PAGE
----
By Jennifer Lahl
I recently wrote about women who wait later into life to conceive and find they struggle with what they call “infertility.” In fact, there is no infertility as a result of aging; rather it is the biological reality of menopause. Menopause is a natural and normal event that occurs in a woman’s life. It is not a disease that needs to be treated as most Western medicine does. Fertility is a natural organic treasure—one that is temporary and unique for each woman. It can be understood, protected, and cared for, just as we try to do for all other aspects of our health and well-being.
The human body is an amazing organism and human reproduction is a finely tuned orchestration of events. Women would do well to learn more about human reproduction and the sensitive system of fertility so that we can protect and preserve and utilize our fertility and do everything possible to prevent true infertility. We cannot stop the aging of our bodies and the naturally occurring menopause. But there is still much we can do to understand and care for the reproductive season of our “fertility” and be sure we can bear children.
It’s a miraculous event that human beings can procreate at all. While we are not as bad as the koala bear, which has a very low birth rate of typically one baby every other year, and human beings aren’t rabbits either. The female rabbit can produce as many as “800 children, grandchildren and great-grandchildren” in a single mating season!
So, what can you do to protect your fertility?
1. Do not wait too long if you hope to have children. Maternal age is a big factor—perhaps the single most important factor—since our fertility dramatically drops as we age.
Maternal age also negatively impacts our ability to carry a baby to term. This study states, “There is an increasing risk of fetal loss with increasing maternal age in women aged more than 30 years. Fetal loss is high in women in their late 30s or older, irrespective of reproductive history.” (emphasis added)
Increased maternal age also causes significant risk of maternal morbidity, with the older mother being more at risk for gestational diabetes, having babies born with chromosomal abnormalities like Down’s syndrome, hemorrhage, and hypertension.
2. Know your menstrual cycle and your body. Understand your fertility the way you understand your food and exercise. In the best case scenario, a woman has about 5-6 days each month when she is fertile and can achieve pregnancy. The spread of these few days is dependent not only on when a woman ovulates, but also on how long sperm can survive and how fast they swim and reach their destination. This highlights just how finely orchestrated the event of conception is.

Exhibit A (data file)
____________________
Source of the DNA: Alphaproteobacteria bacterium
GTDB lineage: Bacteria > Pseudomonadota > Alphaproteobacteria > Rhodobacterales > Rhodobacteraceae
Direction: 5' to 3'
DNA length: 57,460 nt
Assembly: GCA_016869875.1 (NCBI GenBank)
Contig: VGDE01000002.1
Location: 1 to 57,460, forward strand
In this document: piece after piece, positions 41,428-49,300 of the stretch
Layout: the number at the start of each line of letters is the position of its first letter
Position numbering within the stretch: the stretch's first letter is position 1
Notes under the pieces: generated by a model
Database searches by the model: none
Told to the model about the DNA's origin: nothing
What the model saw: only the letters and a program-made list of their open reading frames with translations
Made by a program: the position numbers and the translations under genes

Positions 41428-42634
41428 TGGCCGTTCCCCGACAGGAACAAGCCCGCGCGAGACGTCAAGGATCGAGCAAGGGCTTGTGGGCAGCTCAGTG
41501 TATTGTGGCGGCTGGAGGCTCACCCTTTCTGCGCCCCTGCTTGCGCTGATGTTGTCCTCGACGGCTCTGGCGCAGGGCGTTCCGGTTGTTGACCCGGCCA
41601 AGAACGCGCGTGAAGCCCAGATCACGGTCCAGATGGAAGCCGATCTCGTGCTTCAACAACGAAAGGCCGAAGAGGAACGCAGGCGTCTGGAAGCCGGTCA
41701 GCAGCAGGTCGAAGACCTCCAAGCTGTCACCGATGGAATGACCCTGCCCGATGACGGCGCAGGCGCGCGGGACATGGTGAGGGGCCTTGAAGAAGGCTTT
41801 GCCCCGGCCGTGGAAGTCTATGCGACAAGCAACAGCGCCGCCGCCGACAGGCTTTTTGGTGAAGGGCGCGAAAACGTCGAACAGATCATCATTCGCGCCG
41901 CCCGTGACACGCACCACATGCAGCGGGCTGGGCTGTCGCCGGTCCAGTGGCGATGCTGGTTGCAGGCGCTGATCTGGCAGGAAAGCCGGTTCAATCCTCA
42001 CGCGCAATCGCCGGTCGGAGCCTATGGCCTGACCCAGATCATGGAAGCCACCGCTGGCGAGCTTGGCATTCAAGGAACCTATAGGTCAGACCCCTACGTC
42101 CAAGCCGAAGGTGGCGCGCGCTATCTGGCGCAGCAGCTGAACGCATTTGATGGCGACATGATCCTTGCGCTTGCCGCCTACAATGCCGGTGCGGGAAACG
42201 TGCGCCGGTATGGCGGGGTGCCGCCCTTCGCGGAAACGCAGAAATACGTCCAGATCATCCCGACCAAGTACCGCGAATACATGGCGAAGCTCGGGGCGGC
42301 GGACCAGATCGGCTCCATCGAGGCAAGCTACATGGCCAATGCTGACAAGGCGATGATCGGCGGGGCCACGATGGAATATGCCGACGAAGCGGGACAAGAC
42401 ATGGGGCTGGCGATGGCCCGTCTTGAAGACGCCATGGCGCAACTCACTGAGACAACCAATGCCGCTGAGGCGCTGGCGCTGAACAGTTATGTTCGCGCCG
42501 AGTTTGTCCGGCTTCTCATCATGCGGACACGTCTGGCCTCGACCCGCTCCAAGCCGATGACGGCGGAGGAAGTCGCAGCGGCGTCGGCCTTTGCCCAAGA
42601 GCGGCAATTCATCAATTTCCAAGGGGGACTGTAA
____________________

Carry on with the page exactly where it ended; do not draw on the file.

3. Engage in a healthy lifestyle—avoid excess alcohol, smoking, and obesity. All have a negative impact on our fertility as does high stress levels.
4. Avoid contracting sexually transmitted diseases. The Centers for Disease Control and Prevention states, “Chlamydia and gonorrhea are important preventable causes of infertility. Untreated, about 10-15% of women with chlamydia will develop pelvic inflammatory disease (PID).” They note in 2009, in the United States, there were, “1,244,180 chlamydial infections and 301,174 cases of gonorrhea.” Think about how much these totally preventable diseases negatively impact fertility! The impact of STDs on fertility is not often shared with young women, particularly by interests (e.g., the media and the sexualization of women) that encourage, support, or promote sexual “freedom” and promiscuity for young women. This is like encouraging girls to smoke because it’s cool and not telling them about the known impacts of smoking upon their short term and long term health.
5. Avoid being too thin. Athletes and women with eating disorders are especially at risk of infertility due to their low body weight and the impact low weight has on amenorrhea—causing a women’s menstruation to stop.
6. Avoid egg freezing schemes and gimmicks that “promise” you the ability to freeze your eggs so that you can use them later on when you are ready to have a baby. Egg freezing is expensive and considered experimental. There are no long-term studies done on the results of the effectiveness of egg freezing and the health of the resulting children. It also ignores the serious health risks to older pregnant women.
Human reproduction and specifically, our fertility, really is a gift that needs to be protected and preserved, just as we have learned to protect and preserve the health of our respiratory and muscular systems. Natural conception, within the normal timetable of human fertility, is better for the human body and for the children. For women who intend to have children, natural conception should be the goal, a goal achieved by understanding and caring for the body and avoiding risk factors including oral contraception. Oral contraception, like those pills that have been given a Class 1 carcinogen rating by the World Health Organization, might control your fertility for a while, but at the risk of cancers, clots, and death. Why would you take this risk—or any risk—with the precious gift of your fertility?
Jennifer Lahl is president of The Center for Bioethics and Culture Network